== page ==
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"Trade Beads", the token money of European Colonialists

Trade Beads, sometimes called "slave beads" are decorative glass beads used by European colonialists between the 16th and 20th century as a token money to exchange for goods, services and slaves (hence the name).

 

One of the most commonly traded beads were the Millefiori Beads from Venice, usually known as "African trade beads". They were produced by creating flowers or stripes from glass canes, that were then cut and moulded onto a core of solid color​

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As glassmaking was not common in Africa, Africans used these glass beads as currency, wealth storage and the creation of jewels. In this case the social status could be easily determined by the quantity, quality and style of jewellery worn.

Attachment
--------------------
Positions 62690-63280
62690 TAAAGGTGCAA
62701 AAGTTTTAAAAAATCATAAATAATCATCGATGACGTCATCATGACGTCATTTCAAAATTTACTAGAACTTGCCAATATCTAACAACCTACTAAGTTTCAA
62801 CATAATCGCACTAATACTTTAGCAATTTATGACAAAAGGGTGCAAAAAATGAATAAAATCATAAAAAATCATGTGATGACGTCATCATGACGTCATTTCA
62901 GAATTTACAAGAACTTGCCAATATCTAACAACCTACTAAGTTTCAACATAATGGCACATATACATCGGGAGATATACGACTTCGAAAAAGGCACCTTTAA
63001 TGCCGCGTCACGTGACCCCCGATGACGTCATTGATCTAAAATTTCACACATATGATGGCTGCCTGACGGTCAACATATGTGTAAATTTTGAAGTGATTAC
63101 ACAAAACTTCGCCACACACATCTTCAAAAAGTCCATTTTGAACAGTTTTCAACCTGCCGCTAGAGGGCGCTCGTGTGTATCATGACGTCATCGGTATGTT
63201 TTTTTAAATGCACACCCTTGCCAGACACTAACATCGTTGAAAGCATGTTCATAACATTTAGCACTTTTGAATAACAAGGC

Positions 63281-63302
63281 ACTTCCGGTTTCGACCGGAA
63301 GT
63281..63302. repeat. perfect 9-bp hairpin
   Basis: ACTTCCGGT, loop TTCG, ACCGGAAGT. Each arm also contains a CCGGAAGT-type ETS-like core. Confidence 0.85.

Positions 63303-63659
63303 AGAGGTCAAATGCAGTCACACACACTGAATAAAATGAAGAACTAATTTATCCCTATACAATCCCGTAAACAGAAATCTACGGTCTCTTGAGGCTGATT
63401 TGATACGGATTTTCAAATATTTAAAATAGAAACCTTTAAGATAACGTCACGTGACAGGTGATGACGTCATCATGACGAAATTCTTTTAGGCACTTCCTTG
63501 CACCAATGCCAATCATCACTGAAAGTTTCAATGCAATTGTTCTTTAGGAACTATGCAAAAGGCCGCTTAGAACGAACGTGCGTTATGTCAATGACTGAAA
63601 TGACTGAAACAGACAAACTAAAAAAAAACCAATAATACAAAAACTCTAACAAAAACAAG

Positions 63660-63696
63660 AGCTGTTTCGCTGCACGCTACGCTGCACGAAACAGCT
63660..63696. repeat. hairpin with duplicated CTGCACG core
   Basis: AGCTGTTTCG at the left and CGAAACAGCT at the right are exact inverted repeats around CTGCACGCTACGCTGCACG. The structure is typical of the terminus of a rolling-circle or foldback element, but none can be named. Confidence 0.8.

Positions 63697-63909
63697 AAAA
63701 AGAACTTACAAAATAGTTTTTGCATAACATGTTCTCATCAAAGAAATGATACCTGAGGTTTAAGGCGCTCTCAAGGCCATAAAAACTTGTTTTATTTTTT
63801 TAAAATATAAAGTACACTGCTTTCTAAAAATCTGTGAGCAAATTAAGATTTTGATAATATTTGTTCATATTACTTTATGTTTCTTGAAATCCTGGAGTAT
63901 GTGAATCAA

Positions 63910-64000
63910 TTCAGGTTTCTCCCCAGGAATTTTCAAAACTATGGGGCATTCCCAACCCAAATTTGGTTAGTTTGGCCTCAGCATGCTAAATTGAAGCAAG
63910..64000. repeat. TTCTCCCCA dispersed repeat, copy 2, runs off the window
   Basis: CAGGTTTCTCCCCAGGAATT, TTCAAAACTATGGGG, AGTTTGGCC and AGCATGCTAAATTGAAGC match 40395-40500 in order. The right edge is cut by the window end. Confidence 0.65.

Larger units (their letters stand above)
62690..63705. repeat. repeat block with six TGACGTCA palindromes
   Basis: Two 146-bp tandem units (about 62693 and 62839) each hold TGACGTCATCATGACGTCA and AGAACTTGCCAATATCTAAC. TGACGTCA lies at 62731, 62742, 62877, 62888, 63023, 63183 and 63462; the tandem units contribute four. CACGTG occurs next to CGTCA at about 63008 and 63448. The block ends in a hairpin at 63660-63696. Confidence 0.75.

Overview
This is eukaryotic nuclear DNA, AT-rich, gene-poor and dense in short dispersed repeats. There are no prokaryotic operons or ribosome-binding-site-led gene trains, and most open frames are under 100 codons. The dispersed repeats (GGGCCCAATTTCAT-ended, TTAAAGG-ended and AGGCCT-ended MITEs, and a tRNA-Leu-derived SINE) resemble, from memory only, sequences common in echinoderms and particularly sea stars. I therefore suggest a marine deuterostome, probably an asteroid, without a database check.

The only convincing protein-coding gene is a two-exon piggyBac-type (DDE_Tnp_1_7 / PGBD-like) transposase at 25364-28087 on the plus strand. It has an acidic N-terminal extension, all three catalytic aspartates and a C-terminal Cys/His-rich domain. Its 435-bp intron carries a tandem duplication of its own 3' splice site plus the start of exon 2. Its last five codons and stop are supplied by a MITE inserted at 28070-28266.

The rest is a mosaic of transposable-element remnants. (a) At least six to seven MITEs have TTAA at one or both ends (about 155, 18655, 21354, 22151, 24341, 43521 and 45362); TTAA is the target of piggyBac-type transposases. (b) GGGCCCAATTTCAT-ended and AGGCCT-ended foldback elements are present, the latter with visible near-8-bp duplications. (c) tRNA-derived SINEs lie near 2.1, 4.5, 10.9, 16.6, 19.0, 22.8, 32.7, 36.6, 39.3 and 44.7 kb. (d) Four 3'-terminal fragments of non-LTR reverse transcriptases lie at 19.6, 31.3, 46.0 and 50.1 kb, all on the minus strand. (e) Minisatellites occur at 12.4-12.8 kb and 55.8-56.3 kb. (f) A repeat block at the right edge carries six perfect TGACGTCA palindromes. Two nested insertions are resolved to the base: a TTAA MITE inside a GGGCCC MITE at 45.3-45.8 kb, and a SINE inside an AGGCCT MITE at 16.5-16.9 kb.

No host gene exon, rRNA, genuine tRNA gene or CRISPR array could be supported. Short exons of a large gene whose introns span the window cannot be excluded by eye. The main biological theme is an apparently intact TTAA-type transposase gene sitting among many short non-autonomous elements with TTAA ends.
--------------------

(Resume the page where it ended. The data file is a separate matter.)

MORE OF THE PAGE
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This created a high demand for Trade Beads in Africa. The splendid Kiffa beads, from Mauritania, are known to mimic the appareance of Millefiori Beads.

(Discover our selection of African Trade Beads in the  Ghana  and  Mali sections)

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